FIG. 5 illustrates application of the keywords to the delivery of Web content in accordance with alternative embodiments of the present invention. In step 502, the keywords are used as input to a search engine to perform a search for Web content containing the keywords. Such a search may be performed using a default logical combination, such as Web content containing all of the keywords (Boolean AND) or any of the keywords (Boolean OR). Alternatively, step 504, the content provider may return a Web page with a search form pre-populated with the search terms. In this way, the user may select, via a popup menu in the page, for example, whether to perform a Boolean AND search or a Boolean OR search, and submit the request back to the search engine. In step 505, the search form is received back from the user's Web client. The form may include a Boolean search value for indicating that a search on a Boolean AND of the selected search terms, or alternatively, a search on a Boolean OR of the keyword values is to be performed. Additionally, the user may prune the pre-populated search terms and/or manually add additional terms and/or further refinement of the Boolean logic operations to be used, as in a conventional search form Web page.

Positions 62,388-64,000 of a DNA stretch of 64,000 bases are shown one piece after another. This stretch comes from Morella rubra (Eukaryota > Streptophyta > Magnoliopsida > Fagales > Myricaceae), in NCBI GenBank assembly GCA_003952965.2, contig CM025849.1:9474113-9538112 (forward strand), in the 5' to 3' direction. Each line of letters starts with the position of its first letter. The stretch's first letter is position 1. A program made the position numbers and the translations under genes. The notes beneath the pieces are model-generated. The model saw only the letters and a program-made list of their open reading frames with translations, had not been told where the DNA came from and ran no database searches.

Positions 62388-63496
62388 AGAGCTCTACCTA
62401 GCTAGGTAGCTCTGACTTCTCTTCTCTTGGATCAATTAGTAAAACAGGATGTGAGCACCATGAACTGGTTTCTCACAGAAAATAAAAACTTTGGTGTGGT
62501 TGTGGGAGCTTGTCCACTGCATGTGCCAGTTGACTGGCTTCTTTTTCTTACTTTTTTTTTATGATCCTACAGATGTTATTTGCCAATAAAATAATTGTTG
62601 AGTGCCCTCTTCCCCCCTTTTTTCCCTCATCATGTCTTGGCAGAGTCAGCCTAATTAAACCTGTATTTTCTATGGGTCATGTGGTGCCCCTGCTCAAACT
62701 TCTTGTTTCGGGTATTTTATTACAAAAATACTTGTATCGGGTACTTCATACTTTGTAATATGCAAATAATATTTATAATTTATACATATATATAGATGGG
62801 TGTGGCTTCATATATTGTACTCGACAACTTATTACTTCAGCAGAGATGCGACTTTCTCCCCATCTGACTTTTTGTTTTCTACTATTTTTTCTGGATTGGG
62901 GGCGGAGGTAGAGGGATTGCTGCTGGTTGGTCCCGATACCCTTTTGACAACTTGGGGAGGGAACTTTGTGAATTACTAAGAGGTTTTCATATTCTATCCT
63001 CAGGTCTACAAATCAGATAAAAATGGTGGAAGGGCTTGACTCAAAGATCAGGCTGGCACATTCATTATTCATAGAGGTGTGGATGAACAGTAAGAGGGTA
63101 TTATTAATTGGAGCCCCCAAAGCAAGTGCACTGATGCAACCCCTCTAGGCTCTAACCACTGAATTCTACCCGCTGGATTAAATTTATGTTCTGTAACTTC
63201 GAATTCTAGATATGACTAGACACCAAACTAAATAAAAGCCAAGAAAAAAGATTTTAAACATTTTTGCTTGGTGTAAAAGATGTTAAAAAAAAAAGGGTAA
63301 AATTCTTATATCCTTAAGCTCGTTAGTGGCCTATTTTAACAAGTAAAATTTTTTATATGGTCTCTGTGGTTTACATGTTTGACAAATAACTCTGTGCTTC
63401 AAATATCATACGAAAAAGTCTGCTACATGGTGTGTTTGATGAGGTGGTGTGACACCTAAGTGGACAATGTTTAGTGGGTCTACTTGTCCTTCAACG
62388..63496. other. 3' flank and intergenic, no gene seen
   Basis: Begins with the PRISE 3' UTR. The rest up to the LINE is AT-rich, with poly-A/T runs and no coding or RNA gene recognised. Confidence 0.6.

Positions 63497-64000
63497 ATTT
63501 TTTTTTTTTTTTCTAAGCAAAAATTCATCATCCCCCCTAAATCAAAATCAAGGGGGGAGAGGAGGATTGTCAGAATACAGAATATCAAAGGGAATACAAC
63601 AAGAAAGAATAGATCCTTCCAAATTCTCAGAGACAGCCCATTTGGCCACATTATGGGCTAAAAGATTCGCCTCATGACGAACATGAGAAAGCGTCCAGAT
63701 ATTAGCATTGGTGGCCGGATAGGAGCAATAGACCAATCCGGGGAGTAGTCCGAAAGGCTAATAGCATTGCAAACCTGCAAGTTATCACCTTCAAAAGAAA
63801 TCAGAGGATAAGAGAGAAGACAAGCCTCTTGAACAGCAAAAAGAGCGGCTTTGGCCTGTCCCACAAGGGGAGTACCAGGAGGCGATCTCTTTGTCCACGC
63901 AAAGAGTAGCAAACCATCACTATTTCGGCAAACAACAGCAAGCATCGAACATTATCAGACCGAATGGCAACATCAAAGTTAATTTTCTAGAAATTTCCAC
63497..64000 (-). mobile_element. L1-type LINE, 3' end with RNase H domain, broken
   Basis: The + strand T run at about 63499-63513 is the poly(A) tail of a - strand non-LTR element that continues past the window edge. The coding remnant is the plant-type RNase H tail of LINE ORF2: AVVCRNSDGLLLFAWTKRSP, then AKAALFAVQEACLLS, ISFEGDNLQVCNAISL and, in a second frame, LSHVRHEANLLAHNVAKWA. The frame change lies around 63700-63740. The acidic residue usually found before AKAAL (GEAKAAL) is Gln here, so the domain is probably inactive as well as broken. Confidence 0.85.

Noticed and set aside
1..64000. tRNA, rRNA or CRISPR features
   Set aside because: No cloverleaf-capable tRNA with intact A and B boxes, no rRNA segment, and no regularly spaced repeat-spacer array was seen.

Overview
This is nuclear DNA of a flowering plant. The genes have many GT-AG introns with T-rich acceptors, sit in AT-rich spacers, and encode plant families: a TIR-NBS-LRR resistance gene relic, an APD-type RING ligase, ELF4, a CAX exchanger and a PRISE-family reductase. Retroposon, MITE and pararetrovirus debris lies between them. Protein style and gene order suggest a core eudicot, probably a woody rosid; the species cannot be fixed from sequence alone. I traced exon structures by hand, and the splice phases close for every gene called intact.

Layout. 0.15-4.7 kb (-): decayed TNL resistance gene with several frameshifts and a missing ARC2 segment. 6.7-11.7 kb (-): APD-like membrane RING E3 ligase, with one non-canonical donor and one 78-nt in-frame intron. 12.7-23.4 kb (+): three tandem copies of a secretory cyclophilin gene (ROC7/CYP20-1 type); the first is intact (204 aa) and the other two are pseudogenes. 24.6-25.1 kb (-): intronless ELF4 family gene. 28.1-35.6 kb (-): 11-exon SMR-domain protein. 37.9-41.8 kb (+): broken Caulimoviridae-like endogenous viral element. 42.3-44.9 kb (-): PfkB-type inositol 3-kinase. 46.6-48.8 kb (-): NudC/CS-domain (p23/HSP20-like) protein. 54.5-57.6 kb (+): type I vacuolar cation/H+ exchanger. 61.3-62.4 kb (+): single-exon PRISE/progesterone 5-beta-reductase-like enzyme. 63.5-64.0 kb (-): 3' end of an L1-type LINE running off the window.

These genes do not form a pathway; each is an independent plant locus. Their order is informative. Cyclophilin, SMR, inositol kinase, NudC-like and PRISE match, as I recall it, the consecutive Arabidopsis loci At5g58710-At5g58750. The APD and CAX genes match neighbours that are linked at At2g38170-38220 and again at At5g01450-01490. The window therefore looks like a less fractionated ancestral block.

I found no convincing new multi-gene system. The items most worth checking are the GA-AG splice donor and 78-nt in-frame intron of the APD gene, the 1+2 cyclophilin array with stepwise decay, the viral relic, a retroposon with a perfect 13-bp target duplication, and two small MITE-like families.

The SoHIP data may be used to filter and/or modify portal content. In step 505, a granularity level is set. The granularity level reflects the depth within a branch, from root to leaf, of the SoHIP tree that the Web site or portal will apply in responding to Web content request. the granularity may be set in accordance with a predetermined set of criteria, which need not be exclusive. The Web site or portal may maintain a user-selected granularity level in cookie or registry. A user may chose a level of granularity based on the form factor of the user's display, for example. In other words, the granularity may be set to provide a level of filtration that provides content that may be reasonably displayed on the user's display. Alternatively, the Web site may set a granularity level that conforms to the form factor of its Web page. In step 506, the SoHIP data is used to filter and/or modify portal content, including links, applying the SoHIP data at the level of granularity set in step 505. In step 507, the content is customized for example, adding graphics, other text, etc. associated with the interests defined in the SoHIP data, for example, put the user's team's flag(s) in the page background, with team colors for text, etc. In step 508 the filtered page is returned to the Web client browser. As previously discussed, portal sites may provide for predetermined personalization/preference settings, expanding such content based on SoHIP data. In accordance with an embodiment of the present invention, in step 510 SoHIP data may be imported into a portal's database to personalize the user's portal page. In step 512, the portal page content delivered to the user is filtered/customized using the SoHIP data stored in the portal personalization database.